Though we’ve got a few days to go yet, we hereby submit this photo as the cool moment of the week recipient.
The picture, from White House photographer Pete Souza, carried a too-short caption:
President Barack Obama listens to cellist Khari Joyner, a 21-year-old Make-A-Wish recipient from Atlanta, Ga., in the Oval Office, Jan. 29
The photo has been racing around the Internet, with little additional information on what must have been an inspiring moment. Sometimes, a picture isn’t worth 1,000 words. Think there’s a deeper, more compelling story here? I do.
A little sleuthing on Facebook — on an entry about how rude the president is being, of course (it is Facebook after all) — provides a little more detail of the moment:
His name is Khari Joyner and he’s a wonderful cellist. He’s a student at The Juilliard School & graduates this year (2013). He is also Sphinx Competition winner. His two brothers are also musicians, both are violinists and both went to Oberlin. His Brothers are both standing behind him in this photo, while his parents are seated, watching Khari’s performance. Congratulations Khari, on this prestigious performance opportunity…looking forward to our performance in a few weeks.
We also find that in 2009, he fought lymphoma. And in return for the care he received, he plays in hospitals:
I performed in two locations in the hospital. I gave the first performance in the waiting room for cancer and blood disorders. Although this was the first time I had done this kind of performance, I could tell everyone who was there (of all ages literally!) appreciated it and enjoyed it.
I wanted to give something special to people who might not have been feeling well or who may have been stressed/upset because of medical concerns.
I performed many pieces and shared a little bit about my experience in the hospital. I will never forget the way people kept stopping by to listen!
I initially had somewhat of a smaller audience. But by the time I was almost finished, I had close to three times the amount of people from the start! Doctors and nurses opened up their office doors to hear me and were all very moved. Word spread quickly that I was outside in the waiting room performing!
The next set of performances I did that day was even more moving. I was asked by one of the nurses who had treated me if I could play for kids and families in the blood infusion rooms.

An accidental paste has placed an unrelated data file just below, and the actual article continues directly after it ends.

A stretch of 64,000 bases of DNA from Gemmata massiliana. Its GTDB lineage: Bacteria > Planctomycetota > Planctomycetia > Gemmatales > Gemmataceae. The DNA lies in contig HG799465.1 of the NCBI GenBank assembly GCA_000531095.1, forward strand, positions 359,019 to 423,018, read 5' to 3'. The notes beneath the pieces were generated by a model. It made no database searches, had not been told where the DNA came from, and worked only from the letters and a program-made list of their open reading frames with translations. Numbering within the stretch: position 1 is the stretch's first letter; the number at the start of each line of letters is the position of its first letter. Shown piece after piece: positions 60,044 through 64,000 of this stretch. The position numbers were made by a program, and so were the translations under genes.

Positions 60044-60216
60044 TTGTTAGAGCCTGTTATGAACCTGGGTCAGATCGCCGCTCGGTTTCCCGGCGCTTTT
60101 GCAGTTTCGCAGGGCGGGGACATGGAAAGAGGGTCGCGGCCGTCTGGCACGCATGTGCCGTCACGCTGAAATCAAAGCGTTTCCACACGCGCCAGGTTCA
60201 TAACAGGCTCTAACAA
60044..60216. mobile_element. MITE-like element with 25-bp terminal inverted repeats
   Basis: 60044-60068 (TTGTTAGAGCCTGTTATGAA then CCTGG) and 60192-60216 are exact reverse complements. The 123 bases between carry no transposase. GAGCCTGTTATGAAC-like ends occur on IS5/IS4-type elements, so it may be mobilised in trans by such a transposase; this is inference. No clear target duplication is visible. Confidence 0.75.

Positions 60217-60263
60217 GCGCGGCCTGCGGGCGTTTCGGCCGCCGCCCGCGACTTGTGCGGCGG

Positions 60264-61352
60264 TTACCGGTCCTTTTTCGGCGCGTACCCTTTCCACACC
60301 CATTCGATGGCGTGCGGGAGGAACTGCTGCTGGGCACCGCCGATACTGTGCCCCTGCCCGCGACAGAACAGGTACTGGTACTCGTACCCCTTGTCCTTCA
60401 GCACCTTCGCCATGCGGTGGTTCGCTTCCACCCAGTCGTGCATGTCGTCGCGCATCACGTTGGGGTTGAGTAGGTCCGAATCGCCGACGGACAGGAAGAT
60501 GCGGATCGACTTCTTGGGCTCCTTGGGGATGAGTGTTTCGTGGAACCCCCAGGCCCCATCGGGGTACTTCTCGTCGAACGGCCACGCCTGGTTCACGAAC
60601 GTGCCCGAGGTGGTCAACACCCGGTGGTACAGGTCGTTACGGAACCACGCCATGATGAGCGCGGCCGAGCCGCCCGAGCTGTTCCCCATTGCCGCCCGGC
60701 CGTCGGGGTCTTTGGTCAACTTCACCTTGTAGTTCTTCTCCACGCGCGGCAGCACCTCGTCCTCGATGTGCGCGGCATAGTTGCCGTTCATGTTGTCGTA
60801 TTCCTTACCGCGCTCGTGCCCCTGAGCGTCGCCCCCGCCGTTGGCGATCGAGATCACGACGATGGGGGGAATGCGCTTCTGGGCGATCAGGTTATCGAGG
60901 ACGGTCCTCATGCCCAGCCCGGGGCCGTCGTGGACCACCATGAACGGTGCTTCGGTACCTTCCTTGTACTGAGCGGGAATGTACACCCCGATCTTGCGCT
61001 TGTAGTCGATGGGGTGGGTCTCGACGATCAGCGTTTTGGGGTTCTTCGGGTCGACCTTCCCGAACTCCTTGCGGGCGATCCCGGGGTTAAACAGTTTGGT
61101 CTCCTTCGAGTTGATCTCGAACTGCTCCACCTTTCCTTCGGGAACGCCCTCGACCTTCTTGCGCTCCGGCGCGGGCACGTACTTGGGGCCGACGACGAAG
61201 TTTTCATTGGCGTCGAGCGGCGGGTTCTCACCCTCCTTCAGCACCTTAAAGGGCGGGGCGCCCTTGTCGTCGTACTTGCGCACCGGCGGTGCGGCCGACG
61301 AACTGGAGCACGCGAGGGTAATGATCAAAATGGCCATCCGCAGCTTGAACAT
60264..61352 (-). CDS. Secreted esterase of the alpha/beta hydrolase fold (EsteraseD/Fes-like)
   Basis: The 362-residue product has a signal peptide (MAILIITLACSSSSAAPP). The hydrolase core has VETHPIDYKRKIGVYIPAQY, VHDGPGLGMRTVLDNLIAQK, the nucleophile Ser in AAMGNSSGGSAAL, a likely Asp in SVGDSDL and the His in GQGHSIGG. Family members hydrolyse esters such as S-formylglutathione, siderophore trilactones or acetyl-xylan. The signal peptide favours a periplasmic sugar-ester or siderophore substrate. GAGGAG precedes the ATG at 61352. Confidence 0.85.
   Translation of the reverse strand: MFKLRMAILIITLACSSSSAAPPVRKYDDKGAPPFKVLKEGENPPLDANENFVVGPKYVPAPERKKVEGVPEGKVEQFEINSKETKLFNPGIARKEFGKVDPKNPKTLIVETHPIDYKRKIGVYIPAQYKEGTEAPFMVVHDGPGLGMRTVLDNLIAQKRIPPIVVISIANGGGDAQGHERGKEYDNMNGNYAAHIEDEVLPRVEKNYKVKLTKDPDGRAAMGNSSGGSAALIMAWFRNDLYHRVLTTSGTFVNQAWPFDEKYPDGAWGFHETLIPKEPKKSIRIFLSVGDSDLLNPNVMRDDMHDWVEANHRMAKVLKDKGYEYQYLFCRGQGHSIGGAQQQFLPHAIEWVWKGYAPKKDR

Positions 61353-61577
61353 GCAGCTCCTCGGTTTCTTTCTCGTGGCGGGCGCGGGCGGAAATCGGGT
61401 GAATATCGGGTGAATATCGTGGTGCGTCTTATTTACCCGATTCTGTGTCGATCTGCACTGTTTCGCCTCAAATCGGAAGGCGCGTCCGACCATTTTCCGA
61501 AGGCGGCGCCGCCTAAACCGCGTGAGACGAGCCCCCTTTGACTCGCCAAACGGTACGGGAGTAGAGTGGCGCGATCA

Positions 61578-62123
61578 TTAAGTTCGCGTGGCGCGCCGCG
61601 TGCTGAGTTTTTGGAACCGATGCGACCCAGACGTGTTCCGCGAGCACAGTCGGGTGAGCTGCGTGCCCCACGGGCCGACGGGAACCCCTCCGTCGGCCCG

As I walked back into the rooms, I saw people (some of whom were my age) who were being given blood transfusions and hooked up to IV monitors. Some of these patients had cancers while others had been treated for blood disorders, such as sickle-cell anemia.
Once I started performing for them, I could see that they became extremely moved. Some were even brought to tears.
After performing, it made me stop and think about how I really had an impact on these patients. Their parents came up to me afterwards and expressed just how grateful and glad they were to see me doing what I had done and what I love doing!
An experience like this one was one of my favorite because it really proved the old adage: Music really heals and has the power to cure! I will never forget it and would love to do another in the future.
He also composed a piece on African American fathers and their gay sons.
NPR mentioned him last month as part of a story on the opportunities — or lack of them in many cases — for African American musicians.
Last month, the U.S. embassy in The Hague featured Mr. Joyner in concerts aimed at minority students in Amsterdam.
Despite Mr. Souza’s caption, I’ve been unable to find any other connection between Mr. Joyner and Make-A-Wish, and he does not appear on the websites of either the Atlanta or national Make-A-Wish foundation websites.
Let’s hope that means he’s in good health.
(Update 4:39 pm 1/31) Josh deBerge, a spokesman for Make-A-Wish, reports, “I can confirm that Khari is indeed a wish recipient and playing the cello was part of his wish.”
I’m not entirely sure that’s good news.